Newsworthy: US Supreme Court Upholds 9th Circuit Decision in Brown Vs. Entertainment Merchants Association

I’m a couple days late on this one, you can blame physics homework for that. But this is a big deal.

I’ve followed the politics concerning video games for over 8 years, it originally stemmed from looking to protect my rights as a consumer, and now even more so as I’ve gotten older I recognize it as an important free speech issue. As a consumer of games and, to stereotype myself, a young person looking to protect my speech and fight for my generations media, its something important to me and something I feel like I can make a difference in by being informed.

So anyway, the Supreme court has ruled the California law, which would have fined retailers $1,000 if they sold a violent video game to anyone under the age of 18, to be unconstitutional under the first amendment.

I could rant and rant on the problems with the law: the sheer subjectivity of what constitutes enough violence to be affected by the law, the fact that it takes away the power of parents to choose what their children can and can’t play, the fact that contrary to popular opinion film restrictions for R rated movies etc. are not regulated by the government (it’s a voluntary system), that according to the FTC the ESRB “M” rated games are actually better enforced (not sold to anyone under 18) than film “R” ratings, and the fact that fictional violence in any other medium is not regulated.

It all really comes down to a simple premise, that goes beyond the obvious political maneuvers, and the “protect the children” mantra that is always used to restrict speech. But I’ll let Justice Scalia say it far better, and with the full authority of the United States Supreme Court.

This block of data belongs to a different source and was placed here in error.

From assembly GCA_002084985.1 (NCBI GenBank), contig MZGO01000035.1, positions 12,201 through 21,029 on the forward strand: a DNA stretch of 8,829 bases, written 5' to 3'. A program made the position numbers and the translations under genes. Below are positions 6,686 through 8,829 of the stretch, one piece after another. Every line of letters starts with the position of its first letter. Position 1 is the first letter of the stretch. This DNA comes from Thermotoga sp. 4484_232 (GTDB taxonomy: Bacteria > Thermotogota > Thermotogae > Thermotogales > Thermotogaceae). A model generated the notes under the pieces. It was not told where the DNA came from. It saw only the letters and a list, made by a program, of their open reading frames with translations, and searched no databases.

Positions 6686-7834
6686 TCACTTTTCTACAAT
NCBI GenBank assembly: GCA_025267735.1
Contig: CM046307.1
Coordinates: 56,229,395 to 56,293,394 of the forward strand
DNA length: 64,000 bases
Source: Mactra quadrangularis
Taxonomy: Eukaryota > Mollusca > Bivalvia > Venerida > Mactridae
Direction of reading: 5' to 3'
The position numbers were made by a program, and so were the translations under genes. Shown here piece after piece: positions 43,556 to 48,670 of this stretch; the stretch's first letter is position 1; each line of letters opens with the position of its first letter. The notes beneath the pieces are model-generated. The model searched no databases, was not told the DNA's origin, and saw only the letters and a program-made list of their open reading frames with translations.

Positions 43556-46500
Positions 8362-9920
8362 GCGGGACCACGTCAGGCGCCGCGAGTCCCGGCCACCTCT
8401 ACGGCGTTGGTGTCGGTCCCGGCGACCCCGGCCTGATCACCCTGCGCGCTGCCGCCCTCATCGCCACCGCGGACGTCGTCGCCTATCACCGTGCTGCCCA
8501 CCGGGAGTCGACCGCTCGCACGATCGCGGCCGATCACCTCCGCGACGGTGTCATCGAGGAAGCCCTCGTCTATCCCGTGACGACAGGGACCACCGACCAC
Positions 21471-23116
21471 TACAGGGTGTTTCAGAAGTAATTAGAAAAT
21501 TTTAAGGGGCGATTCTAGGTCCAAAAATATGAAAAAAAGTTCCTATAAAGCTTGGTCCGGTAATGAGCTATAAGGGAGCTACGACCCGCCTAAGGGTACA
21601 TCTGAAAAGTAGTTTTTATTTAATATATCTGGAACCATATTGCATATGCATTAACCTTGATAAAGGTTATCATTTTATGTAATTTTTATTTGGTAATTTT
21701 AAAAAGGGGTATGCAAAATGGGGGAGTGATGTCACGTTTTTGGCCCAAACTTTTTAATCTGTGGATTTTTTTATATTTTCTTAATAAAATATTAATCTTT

“Like the protected books, plays and movies that preceded them, video games communicate ideas — and even social messages — through many familiar literary devices (such as characters, dialogue, plot and music) and through features distinctive to the medium (such as the player’s interaction with the virtual world),” Justice Scalia wrote. “That suffices to confer First Amendment protection.”

Whatever new form of media or communication appears and becomes popular, the older generations will always fear that it will destroy society.  This isn’t me saying anything like “old people just don’t understand” or anything like that, but it’s how we’re programmed. When I’m older and the new form of media pops up that allows people to recreate violence in a new way, I’ll probably think it’s dangerous as well. But the world evolves. Just the other day my ballroom dance teacher was telling us how the Waltz was feared and condemned for being such a risque dance. Life moves on, those waltzers grew up, and they found something to condemn when their youth created something new. Rock and Roll, Rap, and any and all literature that ever went mainstream (ever, seriously, books scare people, and rightfully so considering their influence), its going to keep happening. All it takes is for us to remember that free speech is a one way street, either everything’s allowed, or nothing’s allowed. It sucks when we can’t silence people who want to promote the KKK, who want to support fictional rape productions, or who want to protest around military funerals. But I’ve been personally challenged on those very points, and as painful as it is to support their speech, someone out there is thinking “well if Austin believes that fictional rape promotes real rape, doesn’t fictional violence promote real violence?” And in order to truly protect free speech, the merit of such speech cannot be determined by anyone, even a majority. The supreme court once decided that segregation was unconstitutional (using interstate commerce law), and if the media and modes of communication during that time were governmentally regulated or silenced based on the public opinion at the time, who knows how long it would have taken to move those ideas forward.

Another 30 years from now the idea of regulating video games will be considered absurd, and the ESRB rating will be believed as law just like film ratings are due to voluntary retail enforcement. This landmark decision today just brought that day much closer, and we can find another stupid way for our elected officials to waste tax dollars fighting pointless battles just for voter points. I just hope I still remember what it was like when I was fighting on this side, and don’t find myself shaking my finger at whatever unfamiliar thing becomes popular with the next generation.

For coverage on the decision you can check out the article in The New York Times and also look up the entire history of the law (signed in by the Governator, who of course didn’t build his entire career on violent media…*facepalm*) at the always useful Gamepolitics.com.

Leave a Reply

Your email address will not be published. Required fields are marked *